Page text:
The Medicaid Act requires states that participate in the program to "provide for granting an opportunity for a fair...

To continue reading

Request your trial
120 cases
  • Planned Parenthood Se., Inc. v. Bentley
    • United States
    • United States District Courts. 11th Circuit. Middle District of Alabama
    • October 28, 2015
    ...457 U.S. 496, 102 S.Ct. 2557, 73 L.Ed.2d 172 (1982) ); see also Romano v. Greenstein, 721 F.3d 373, 376 (5th Cir.2013) ; Roach v. Morse, 440 F.3d 53, 58 (2d Cir.2006) ; Houghton ex rel. Houghton v. Reinertson, 382 F.3d 1162, 1167 n. 3 (10th Cir.2004) ; Talbot v. Lucy Corr. Nursing Home, 118......
  • Ja Apparel Corp. v. Abboud
    • United States
    • United States District Courts. 2nd Circuit. United States District Courts. 2nd Circuit. Southern District of New York
    • June 5, 2008
    ...injunction." eBay Inc. v. MercExchange, L.L.C., 547 U.S. 388, 391, 126 S.Ct. 1837, 1839, 164 L.Ed.2d 641 (2006); see also Roach v. Morse, 440 F.3d 53, 56 (2d Cir. 2006) ("To obtain a permanent injunction, a plaintiff must succeed on the merits and show the absence of an adequate remedy at l......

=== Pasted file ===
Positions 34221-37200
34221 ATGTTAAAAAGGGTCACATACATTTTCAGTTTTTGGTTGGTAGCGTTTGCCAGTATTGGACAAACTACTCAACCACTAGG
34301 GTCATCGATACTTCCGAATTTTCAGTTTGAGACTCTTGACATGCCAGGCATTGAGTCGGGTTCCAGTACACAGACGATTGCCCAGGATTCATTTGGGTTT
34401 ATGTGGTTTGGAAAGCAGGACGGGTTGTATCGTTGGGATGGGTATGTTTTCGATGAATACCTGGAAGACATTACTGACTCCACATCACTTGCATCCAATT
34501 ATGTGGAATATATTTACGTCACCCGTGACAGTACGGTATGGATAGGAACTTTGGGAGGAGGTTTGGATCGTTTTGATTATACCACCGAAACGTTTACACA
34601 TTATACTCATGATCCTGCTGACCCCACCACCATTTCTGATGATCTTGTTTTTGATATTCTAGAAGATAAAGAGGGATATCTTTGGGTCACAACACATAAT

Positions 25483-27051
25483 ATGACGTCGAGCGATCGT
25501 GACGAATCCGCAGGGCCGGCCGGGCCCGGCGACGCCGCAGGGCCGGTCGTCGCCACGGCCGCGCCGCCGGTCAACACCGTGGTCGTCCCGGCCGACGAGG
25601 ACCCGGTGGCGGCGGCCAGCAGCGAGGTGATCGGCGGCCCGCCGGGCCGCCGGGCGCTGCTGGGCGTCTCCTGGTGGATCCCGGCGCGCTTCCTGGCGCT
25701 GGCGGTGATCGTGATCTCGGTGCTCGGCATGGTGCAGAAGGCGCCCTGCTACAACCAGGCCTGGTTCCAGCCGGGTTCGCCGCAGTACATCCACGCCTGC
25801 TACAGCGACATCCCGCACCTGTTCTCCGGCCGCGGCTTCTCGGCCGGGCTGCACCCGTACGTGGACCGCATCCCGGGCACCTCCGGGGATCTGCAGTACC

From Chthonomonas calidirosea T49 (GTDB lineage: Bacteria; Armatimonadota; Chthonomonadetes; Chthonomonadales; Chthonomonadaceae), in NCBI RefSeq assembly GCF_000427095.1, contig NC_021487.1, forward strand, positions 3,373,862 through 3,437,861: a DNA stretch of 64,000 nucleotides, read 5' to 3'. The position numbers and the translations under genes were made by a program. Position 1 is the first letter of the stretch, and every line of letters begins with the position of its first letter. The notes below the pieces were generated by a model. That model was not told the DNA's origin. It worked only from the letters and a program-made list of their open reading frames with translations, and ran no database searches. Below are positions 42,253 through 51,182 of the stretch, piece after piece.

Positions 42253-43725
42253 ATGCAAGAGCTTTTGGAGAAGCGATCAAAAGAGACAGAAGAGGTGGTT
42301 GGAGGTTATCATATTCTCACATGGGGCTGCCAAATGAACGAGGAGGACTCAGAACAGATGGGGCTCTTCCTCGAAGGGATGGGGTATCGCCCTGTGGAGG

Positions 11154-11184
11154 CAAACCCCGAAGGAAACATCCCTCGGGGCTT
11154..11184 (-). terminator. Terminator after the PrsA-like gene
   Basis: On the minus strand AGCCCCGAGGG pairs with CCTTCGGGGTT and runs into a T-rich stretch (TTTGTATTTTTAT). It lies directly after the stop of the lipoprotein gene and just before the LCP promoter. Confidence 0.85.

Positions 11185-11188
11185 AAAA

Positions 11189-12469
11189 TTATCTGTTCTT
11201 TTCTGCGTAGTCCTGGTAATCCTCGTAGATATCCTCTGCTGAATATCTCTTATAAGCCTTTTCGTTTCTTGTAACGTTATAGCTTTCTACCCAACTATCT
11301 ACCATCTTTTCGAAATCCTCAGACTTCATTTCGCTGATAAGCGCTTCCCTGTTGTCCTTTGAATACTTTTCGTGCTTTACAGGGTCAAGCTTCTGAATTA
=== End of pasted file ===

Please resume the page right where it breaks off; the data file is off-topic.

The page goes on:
• Lewis v. Alexander
    • United States
    • United States Courts of Appeals. United States Court of Appeals (3rd Circuit)
    • June 20, 2012
    ...qualify for public assistance under the Supplemental Security Income (SSI) program or other federal programs. See Roach v. Morse, 440 F.3d 53, 59 (2d Cir.2006) (Sotomayor, J.); Roloff, 975 F.2d at 335. The medically needy are those who would qualify as categorically needy (because they are ......
  • Aguilar v. Immigration & Customs Enforcement Div. of the United States of America Dep't of Homeland Sec.
    • United States
    • United States District Courts. 2nd Circuit. United States District Courts. 2nd Circuit. Southern District of New York
    • August 1, 2011
    ...on the merits and show the absence of an adequate remedy at law and irreparable harm if the relief is not granted.” Roach v. Morse, 440 F.3d 53, 56 (2d Cir.2006) (internal quotation marks omitted). “Irreparable harm is an injury that is not remote or speculative but actual and imminent, and......
  • Request a trial to view additional results

VLEX uses login cookies to provide you with a better browsing experience. If you click on 'Accept' or continue browsing this site we consider that you accept our cookie policy. ACCEPT